Missouri courts need state funds to expunge marijuana convictions by deadline: ‘It’s a mammoth task’Posted by On

After three months of looking through old marijuana charges, Boone County Circuit Court Clerk Christy Blakemore — along with clerks and judges around the state — has come to a realization.

There’s no quick way to wipe those records clean.

And it’s going to take a lot more money for overtime to go through the mountain of expungements in Boone County by summertime.

“It’s just tough to get much progress on it during regular working hours,” Blakemore said. “If we don’t get an additional appropriation (from the state legislature), then I would fear that a lot of us aren’t going to make the deadlines.”

A huge selling point for those who voted for marijuana legalization, which appeared on the ballot in November as Amendment 3, was the automatic expungement provision — meaning people who have already served their sentences for past charges don’t have to petition the court and go through a hearing to expunge those charges from their records.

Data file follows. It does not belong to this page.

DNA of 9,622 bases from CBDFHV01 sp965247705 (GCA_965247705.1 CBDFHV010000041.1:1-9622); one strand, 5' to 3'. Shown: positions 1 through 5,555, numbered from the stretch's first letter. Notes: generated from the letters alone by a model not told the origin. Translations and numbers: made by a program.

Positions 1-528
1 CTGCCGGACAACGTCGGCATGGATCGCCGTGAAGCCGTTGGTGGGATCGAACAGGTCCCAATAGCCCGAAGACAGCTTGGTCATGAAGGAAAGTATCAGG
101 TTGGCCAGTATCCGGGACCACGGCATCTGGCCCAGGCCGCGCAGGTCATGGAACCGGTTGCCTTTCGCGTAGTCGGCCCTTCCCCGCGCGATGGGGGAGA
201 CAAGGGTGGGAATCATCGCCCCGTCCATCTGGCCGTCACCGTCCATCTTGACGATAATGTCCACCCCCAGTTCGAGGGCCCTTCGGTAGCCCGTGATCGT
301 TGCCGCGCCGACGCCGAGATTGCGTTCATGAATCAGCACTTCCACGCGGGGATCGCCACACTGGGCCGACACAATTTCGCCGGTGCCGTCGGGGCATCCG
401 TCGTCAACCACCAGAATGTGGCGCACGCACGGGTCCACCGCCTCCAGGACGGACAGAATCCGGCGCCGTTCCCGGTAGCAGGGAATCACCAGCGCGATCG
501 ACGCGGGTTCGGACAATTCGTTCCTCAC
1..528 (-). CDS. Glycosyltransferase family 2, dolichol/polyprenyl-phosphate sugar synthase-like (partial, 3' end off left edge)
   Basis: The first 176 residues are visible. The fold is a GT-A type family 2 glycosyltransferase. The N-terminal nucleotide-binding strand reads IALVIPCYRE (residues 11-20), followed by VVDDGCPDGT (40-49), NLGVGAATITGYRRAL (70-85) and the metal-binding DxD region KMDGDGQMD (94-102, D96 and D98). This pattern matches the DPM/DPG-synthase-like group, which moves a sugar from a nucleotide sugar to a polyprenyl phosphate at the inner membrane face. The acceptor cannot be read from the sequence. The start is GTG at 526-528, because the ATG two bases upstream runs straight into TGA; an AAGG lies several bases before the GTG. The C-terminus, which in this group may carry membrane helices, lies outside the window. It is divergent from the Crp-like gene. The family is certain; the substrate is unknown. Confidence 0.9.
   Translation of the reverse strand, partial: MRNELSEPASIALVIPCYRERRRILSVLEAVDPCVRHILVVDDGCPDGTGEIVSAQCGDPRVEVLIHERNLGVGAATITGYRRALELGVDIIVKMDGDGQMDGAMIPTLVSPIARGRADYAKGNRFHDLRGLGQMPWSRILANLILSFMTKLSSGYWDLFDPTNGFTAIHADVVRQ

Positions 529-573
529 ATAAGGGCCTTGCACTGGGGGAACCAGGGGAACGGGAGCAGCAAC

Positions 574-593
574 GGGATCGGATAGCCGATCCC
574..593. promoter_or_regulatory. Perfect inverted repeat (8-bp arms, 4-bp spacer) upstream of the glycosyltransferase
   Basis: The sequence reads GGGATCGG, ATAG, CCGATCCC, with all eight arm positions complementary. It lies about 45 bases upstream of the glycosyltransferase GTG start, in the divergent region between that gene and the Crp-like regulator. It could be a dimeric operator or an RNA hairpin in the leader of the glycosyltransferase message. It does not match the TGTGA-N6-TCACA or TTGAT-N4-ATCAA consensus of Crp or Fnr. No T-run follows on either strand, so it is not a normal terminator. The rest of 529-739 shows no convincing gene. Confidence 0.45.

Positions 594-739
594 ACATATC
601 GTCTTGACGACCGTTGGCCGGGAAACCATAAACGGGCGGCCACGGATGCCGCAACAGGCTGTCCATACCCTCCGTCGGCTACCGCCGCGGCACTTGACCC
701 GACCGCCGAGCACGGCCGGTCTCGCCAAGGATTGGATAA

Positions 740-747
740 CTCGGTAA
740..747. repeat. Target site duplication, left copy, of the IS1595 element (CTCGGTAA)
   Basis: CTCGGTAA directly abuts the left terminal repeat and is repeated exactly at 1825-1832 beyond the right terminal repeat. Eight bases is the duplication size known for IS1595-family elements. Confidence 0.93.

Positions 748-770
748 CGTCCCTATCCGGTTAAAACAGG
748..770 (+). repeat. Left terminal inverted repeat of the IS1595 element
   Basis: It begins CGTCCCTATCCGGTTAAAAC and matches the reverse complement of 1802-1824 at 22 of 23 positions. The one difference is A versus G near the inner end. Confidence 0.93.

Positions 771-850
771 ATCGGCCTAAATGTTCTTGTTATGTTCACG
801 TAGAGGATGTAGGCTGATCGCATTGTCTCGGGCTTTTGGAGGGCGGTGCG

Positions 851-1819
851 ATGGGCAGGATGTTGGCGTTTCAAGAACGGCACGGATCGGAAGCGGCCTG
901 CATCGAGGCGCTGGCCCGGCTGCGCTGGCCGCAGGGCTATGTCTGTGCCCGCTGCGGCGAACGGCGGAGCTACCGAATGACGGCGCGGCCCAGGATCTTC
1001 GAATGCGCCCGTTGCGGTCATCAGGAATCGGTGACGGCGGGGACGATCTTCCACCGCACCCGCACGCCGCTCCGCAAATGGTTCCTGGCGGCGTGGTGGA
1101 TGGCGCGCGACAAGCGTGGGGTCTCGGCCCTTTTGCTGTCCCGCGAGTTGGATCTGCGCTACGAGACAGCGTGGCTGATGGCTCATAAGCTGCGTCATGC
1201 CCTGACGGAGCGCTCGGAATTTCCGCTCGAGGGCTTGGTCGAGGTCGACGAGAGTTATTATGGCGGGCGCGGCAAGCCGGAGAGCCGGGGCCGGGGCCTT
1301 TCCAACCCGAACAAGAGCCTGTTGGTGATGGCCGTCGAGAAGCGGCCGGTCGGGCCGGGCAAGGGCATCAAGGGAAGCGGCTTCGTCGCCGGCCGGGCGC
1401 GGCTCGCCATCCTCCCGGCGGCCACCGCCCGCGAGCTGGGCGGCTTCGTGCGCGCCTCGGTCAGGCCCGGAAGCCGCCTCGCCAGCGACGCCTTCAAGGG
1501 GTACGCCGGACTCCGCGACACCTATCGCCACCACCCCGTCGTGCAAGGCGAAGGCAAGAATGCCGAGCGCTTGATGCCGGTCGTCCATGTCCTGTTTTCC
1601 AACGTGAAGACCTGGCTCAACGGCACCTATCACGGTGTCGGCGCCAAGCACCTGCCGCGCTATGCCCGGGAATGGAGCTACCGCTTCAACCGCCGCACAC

The courts must locate their records and make it as if their past marijuana charges never existed.

Like other clerks around the state, Blakemore’s team is trying to meet the deadlines outlined in the constitutional amendment: All marijuana-related misdemeanors must be expunged by June 8 and felonies by Dec. 8.

State court authorities have asked legislators to approve $2.5 million in a supplemental budget for circuit clerks to be able to pay their employees…

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